MasonicLight...that seems to be a problem with most things...people take them too literally. But RAW's opus shouldn't be dismissed as paranoid, conspiracy theory nonsense fiction...He designed Operation Mind# to intersperse bits and pieces of real history and current events in his fiction...enough to bump the reader right out of their reality tunnel...if thats illumination, nifty...It is a lot like waking up or becoming aware you haven't been fully conscious all this time.

I have heard RAW dabbled in the OTO in the late 60s and early 70s...


BTW...RAW wrote a near perfect description of a masonic first degree ritual in the first of his lesser read Historical Illuminatus Trilogy: And the Earth Will Shake...I took a class from him online on "Conspiracy, Code and Coincidence"...here's a link to the course...
maybelogic.org...

RAW, despite his vast knowledge of masonic history and symbolism evident in his work, is not himself a mason...I know because I asked him:
ME
RAW are you a mason?
either way, what are your thoughts/opinions/experiences?

I have investigated for a year to the point of handing in my application tonight (for a second time)...more out of curiosity than anything else.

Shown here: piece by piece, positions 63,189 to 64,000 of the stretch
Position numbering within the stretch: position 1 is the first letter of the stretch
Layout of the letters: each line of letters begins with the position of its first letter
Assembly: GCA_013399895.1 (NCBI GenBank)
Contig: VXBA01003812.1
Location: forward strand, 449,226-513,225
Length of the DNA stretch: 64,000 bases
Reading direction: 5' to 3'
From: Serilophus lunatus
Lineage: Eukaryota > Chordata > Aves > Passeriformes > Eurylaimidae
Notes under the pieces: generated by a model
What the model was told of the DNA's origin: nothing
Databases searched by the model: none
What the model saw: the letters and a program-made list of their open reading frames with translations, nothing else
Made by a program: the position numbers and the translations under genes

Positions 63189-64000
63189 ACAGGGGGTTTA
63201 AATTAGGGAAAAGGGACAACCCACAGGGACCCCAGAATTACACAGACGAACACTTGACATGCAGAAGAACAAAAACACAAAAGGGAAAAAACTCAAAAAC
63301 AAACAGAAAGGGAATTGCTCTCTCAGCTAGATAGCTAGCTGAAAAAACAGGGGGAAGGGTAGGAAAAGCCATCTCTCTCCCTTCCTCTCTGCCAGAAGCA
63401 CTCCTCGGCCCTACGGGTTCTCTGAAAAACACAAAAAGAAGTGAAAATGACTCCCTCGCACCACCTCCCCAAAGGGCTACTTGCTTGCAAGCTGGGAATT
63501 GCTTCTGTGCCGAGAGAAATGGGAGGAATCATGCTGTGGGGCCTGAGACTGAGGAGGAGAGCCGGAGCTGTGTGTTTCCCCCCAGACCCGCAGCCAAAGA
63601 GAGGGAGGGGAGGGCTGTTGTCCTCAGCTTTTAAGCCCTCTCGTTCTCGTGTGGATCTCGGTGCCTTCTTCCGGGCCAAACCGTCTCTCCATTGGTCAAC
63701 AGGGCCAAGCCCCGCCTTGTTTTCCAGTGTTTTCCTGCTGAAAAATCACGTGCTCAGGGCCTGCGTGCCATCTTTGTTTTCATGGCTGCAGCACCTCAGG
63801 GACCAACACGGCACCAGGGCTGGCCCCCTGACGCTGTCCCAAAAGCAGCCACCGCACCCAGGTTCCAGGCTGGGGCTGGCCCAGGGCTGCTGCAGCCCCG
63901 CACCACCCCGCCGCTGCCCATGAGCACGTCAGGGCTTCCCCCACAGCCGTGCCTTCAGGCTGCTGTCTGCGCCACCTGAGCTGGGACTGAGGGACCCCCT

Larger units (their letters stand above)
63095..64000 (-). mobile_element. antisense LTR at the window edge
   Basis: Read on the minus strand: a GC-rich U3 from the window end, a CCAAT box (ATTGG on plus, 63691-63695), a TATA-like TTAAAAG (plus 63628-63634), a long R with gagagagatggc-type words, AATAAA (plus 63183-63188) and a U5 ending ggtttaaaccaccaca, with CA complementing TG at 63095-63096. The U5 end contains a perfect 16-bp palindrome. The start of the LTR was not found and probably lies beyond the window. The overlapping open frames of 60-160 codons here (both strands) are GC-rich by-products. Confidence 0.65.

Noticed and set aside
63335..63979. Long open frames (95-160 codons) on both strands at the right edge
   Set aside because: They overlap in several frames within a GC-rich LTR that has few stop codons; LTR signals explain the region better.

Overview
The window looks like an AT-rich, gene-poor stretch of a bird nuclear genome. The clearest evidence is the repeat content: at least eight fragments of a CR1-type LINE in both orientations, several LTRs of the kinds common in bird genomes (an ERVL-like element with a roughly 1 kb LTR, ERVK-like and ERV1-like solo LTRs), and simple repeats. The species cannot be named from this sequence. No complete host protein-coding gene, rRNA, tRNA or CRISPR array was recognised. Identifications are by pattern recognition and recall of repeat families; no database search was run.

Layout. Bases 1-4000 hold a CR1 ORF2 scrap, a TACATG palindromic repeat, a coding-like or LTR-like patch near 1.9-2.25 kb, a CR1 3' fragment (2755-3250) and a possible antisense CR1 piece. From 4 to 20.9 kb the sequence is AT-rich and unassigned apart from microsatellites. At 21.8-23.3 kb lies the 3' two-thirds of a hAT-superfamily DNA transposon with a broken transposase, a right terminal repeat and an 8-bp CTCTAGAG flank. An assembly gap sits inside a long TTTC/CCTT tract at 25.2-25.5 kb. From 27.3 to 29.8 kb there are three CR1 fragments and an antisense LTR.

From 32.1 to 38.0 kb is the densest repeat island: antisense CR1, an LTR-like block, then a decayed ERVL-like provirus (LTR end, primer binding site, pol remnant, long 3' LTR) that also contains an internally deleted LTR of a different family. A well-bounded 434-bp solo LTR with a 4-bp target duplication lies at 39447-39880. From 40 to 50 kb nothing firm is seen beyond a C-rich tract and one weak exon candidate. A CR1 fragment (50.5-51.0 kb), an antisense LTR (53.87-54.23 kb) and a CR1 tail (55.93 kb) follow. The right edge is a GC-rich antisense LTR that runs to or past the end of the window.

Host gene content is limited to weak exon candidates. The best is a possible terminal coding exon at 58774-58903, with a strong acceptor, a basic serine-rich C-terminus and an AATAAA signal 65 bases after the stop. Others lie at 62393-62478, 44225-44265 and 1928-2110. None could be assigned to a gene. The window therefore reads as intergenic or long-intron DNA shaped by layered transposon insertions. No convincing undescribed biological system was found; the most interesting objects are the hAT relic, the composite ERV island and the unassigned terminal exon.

since reading your historical illuminatus books I wondered what your own thoughts were and really want to know what you have to say before I get myself into something because of false assumptions I have made...

HIM
I am not a freemason.
I avoid joining groups with oaths of secrecy.
LINK:
maybelogic.org...

RAW, Tamahu (who posts up here) and my older brother were the chief influences in my decision to stop attending the lodge I had visited for a year. I am finding more of what I was looking for in the 5% Nation of Gods and Earths...no external authority will ever set I free



posted on Feb, 24 2005 @ 01:49 AM
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Thank you.

He purposely mingles true history with the false, to make one assume it is all false, or alternatively exactly as he describes it.

Knew he was in OTO or something, I bet RA Wilson was more scared of something that had membership lists, than something that requires oaths!

I think it is safe to say the Illuminatus Trilogy is a crowning moment of Operation Mindf*ck.



posted on Feb, 24 2005 @ 02:28 AM
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It was the year when they finally immanentized the Eschaton ...